Closely Spaced Pregnancies are Associated with Increased Odds of Autism in California Sibling Births

A shorter time-gap between the birth of a first and second child creates greater odds that the second child will develop autism.

Interpregnancy interval (IPI), the amount of time between births, may affect maternal physiology and, consequently, the fetal environment.

This article presents a study that looked for associations between the duration of IPIs and autism; the data set was all births in California from 1992 though 2002. The authors restricted their research to pairs of first and second born siblings, classifying each pair by IPI (e.g., less than 12 months). Logistic regression models revealed associations between IPI and autism; an adjusted model accounted for potential covariates (e.g., parental age and ethnicity).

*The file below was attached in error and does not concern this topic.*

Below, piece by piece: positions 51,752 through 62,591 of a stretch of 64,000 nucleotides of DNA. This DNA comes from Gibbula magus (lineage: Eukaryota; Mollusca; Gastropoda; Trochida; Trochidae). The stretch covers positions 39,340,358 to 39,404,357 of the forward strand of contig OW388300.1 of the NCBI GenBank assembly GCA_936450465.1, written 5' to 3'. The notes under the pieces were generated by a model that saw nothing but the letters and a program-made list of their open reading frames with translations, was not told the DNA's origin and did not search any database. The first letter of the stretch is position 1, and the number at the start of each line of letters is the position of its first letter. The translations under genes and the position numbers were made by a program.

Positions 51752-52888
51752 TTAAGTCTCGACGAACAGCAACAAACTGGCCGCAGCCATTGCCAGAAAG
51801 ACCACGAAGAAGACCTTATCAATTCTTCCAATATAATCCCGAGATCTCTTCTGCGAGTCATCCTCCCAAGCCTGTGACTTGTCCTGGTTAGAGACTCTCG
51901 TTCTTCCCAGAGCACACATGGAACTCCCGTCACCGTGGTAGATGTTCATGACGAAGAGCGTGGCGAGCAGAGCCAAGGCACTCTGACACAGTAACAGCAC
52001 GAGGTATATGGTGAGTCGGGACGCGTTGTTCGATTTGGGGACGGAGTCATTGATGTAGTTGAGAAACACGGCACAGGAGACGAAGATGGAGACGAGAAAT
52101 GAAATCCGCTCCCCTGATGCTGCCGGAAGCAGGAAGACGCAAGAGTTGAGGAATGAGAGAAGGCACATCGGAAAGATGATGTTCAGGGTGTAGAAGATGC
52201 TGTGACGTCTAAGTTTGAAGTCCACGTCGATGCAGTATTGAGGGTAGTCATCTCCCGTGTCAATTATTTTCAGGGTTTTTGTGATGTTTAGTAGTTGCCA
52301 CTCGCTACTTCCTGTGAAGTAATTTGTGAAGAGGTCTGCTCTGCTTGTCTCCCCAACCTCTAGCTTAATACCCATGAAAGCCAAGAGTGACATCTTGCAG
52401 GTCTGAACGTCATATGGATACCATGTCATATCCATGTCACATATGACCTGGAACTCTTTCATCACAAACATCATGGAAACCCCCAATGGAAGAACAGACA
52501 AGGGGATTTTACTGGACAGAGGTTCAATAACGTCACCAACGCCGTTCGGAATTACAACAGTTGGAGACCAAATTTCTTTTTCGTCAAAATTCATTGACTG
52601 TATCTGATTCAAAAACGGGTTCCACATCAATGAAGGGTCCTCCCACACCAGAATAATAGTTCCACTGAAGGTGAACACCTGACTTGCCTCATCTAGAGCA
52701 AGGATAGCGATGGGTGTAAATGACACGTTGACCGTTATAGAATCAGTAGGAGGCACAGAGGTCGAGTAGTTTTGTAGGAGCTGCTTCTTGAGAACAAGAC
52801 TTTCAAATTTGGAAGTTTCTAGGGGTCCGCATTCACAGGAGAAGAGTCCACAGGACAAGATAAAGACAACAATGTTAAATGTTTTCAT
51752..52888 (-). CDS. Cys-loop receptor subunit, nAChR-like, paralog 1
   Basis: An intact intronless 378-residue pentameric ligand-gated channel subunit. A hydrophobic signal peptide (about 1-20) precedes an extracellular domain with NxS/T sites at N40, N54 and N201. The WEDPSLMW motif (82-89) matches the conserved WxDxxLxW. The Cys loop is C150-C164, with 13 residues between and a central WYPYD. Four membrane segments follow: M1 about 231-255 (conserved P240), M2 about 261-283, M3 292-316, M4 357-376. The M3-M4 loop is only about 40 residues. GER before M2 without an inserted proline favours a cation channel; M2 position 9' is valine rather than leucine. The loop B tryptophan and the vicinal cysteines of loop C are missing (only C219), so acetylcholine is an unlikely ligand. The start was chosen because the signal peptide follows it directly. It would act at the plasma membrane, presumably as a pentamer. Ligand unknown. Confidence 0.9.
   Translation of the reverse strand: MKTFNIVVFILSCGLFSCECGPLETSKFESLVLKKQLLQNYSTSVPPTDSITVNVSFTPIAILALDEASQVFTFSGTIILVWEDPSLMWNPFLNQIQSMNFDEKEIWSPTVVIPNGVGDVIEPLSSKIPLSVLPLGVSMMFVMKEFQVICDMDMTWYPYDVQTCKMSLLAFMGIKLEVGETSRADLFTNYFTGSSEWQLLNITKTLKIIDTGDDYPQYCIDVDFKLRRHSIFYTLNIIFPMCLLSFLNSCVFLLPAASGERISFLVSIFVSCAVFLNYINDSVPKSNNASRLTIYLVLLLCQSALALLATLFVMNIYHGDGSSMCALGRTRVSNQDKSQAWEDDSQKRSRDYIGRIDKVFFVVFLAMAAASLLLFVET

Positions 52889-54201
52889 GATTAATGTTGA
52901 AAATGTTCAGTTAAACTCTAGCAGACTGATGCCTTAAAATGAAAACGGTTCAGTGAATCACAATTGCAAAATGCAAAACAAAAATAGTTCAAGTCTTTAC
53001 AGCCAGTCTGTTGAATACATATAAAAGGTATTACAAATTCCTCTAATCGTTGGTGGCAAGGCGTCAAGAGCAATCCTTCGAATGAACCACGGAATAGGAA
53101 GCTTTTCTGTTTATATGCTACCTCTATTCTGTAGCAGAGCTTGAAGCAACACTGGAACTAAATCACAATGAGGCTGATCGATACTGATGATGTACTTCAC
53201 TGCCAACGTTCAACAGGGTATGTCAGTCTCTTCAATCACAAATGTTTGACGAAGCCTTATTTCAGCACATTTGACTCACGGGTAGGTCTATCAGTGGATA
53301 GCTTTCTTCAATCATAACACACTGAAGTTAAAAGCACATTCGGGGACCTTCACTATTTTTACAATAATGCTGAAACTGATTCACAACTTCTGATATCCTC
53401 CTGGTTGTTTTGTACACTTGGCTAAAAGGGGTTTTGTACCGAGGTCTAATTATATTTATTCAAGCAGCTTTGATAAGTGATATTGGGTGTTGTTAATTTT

Key Findings:

  • For sibling pairs with no autism, the median IPI was 21 months; it was 15 months when the second-born sibling had developed autism.
  • Relative to IPIs above 48 months, an IPI less than 12 months tripled the odds of an association with autism in the second-born child.

From 1995 to 2002, there was a near 100 percent increase in births occurring within 24 months of a previous birth. The authors of this article have identified short IPI as a modifiable risk factor associated with autism.